Domestic Homicide Review Case 10 – Executive Summary

Arising from the death of “Ms A” – August 2016. Safer Devon Partnership on behalf of Exeter Community Safety Partnership.


How the Review worked

  1. This is a summary of Safer Devon Partnership domestic homicide review into the death of Ms A, aged 36, in Exeter in August 2016. She was killed by Mr V, then aged 42. (Their names have been changed in this report.) She recently ended their long term relationship. Both were Bulgarian nationals, who had lived in Britain just a few months, working in Exeter. She was a hotel housekeeper he was a contract cleaner. Mr V was convicted of murder in May 2017 and sentenced to life imprisonment with a minimum term of 19 years. 
  2. As required by law, Safer Devon Partnership set up a Domestic Homicide Review and asked local agencies to check whether either Ms A or Mr V had contacted them. The only contact was two attendances by Ms A at the hospital run by Royal Devon and Exeter NHS Foundation Trust (the hospital). 
  3. The Review Panel asked the hospital to provide information through an Internal Management Report (whose author was not involved in the events). They also asked other local agencies, including domestic abuse services, about how they help people like Ms A who are new to the area and have limited use of English. 
  4. In investigating the crime, Devon and Cornwall Police worked with police in Bulgaria to ask people who knew the couple there about their past relationship. They also interviewed people who had known them in Exeter. Professional interpretation was used where needed. The Panel was briefed by police on what they had learned. 
  5. The Panel invited Ms A’s family to take part in the Review through her half-sister Ms K, who lives in Bulgaria. A translated draft of this report was sent to Ms K after an introductory interpreted telephone call. After studying it she had no queries or points to add.  The Review Panel offer their condolences to all Ms A’s family and friends.
  6. The Panel invited several of the people who had known Ms A or Mr V in Exeter to share their views, offering interpreting or translation where required. Three people shared written statements with the Panel. The Panel member for Devon County Council also consulted some Bulgarians involved in community networks in Exeter. They pointed out that Bulgarians in Devon are not a single “community” but tend to turn to a small circle of fellow nationals for help and advice. They may see domestic abuse as a problem to handle within the family rather than report to authorities. The Panel thanks all who contributed information. Where this report refers to the views of family, friends and community it draws on these sources, but does not claim this view is shared by all.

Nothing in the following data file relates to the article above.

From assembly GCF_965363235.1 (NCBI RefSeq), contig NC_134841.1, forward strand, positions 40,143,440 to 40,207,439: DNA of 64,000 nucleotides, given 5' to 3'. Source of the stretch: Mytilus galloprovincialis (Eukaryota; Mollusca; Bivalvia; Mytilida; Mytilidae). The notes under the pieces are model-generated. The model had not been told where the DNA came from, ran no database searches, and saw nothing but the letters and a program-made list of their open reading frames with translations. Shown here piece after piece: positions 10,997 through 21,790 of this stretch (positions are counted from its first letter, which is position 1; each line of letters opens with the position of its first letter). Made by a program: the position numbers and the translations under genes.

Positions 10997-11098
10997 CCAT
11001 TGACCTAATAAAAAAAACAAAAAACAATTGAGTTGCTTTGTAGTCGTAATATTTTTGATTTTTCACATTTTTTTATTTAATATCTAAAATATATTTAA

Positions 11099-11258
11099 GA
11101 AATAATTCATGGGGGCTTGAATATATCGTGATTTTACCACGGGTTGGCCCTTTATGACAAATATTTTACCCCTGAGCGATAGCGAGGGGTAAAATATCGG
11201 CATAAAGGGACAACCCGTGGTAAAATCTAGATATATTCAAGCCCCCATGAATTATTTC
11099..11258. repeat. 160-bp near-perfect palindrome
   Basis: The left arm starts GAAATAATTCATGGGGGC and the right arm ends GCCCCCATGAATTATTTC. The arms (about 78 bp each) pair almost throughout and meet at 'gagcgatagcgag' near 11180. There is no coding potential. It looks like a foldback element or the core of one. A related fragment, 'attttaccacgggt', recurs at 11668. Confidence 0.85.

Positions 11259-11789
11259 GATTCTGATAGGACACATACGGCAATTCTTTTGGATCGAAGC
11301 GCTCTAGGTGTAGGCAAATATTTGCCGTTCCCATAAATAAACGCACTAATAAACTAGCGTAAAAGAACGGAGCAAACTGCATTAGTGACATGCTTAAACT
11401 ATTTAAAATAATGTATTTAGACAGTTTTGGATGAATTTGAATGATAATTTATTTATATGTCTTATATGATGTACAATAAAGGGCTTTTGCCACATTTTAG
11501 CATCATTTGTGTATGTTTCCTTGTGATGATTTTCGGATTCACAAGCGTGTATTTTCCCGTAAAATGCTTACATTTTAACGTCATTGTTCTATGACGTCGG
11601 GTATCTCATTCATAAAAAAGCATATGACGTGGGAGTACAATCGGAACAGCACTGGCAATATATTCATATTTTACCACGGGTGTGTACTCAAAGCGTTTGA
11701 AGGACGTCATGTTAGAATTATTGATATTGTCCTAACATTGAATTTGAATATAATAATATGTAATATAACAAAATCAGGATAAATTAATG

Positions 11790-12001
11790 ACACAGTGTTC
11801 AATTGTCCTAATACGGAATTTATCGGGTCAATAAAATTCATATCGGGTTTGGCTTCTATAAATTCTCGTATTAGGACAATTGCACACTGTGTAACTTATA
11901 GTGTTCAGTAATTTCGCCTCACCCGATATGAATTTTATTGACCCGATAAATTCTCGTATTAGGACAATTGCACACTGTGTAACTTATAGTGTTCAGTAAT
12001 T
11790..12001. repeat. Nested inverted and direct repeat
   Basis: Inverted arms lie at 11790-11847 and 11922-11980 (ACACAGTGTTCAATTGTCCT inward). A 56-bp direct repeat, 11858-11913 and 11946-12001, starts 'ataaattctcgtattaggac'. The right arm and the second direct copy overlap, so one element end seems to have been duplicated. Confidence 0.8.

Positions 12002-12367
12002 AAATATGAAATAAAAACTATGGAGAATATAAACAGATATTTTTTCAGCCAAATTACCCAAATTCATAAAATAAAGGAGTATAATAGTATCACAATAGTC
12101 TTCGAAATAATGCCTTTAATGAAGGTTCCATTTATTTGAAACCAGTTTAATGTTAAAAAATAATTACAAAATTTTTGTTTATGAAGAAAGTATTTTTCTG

Review Panel

  1. The Domestic Homicide Review Panel met four times and also shared information by email. Panel members were from Devon & Cornwall Police (Serious Case Review Team), Devon County Council (Communities Team), Exeter City Council (Policy Officer, Communications & Community Engagement), Royal Devon and Exeter NHS Hospitals Trust (Senior Safeguarding Nurse), Splitz Support Service – provider of domestic abuse services – (Devon manager). The Panel was supported by the Safer Devon Partnership Co-ordinator for Domestic Homicide Reviews, who is contactable at Devon County Council. 
  2. The Panel’s Independent Chair and report author has knowledge of community safety, partnerships and domestic abuse and experience of previous domestic homicide reviews. She has a past career in public sector regulation and has never been employed by any of the agencies concerned with this Review. None of the panel had any direct connection with the people, events or decisions covered by the review.
  3. The Review Panel operated collaboratively to reach agreed conclusions. The final report has been agreed by the Chairs of Safer Devon Partnership and Exeter Community Safety Partnership and quality assured by the Home Office. 

Terms of reference

  1. The review considers agencies’ involvement with Ms A and Mr V from December 2015, when she arrived in Britain, until her death in August 2016. It does not cover previous events in Bulgaria. 
  2. The terms of reference reflect Home Office guidance on domestic homicide reviews and the context for this homicide. In summary they were to invite family and friends to be involved, review agency contacts with the victim and perpetrator for opportunities to identify or prevent domestic abuse, and report on lessons for improving services. Taking account of what was known in this case, they look at barriers to Ms A knowing of and accessing services, and wider lessons for raising awareness among migrant workers of domestic abuse and help available.
  3. The Panel took account of the Equality Act 2010. The ethnicity of both the victim and the perpetrator was “White Other”, and their position as newly arrived, legally resident, migrant workers with limited fluency in English is relevant. The Review does not cover immigration policy.


What happened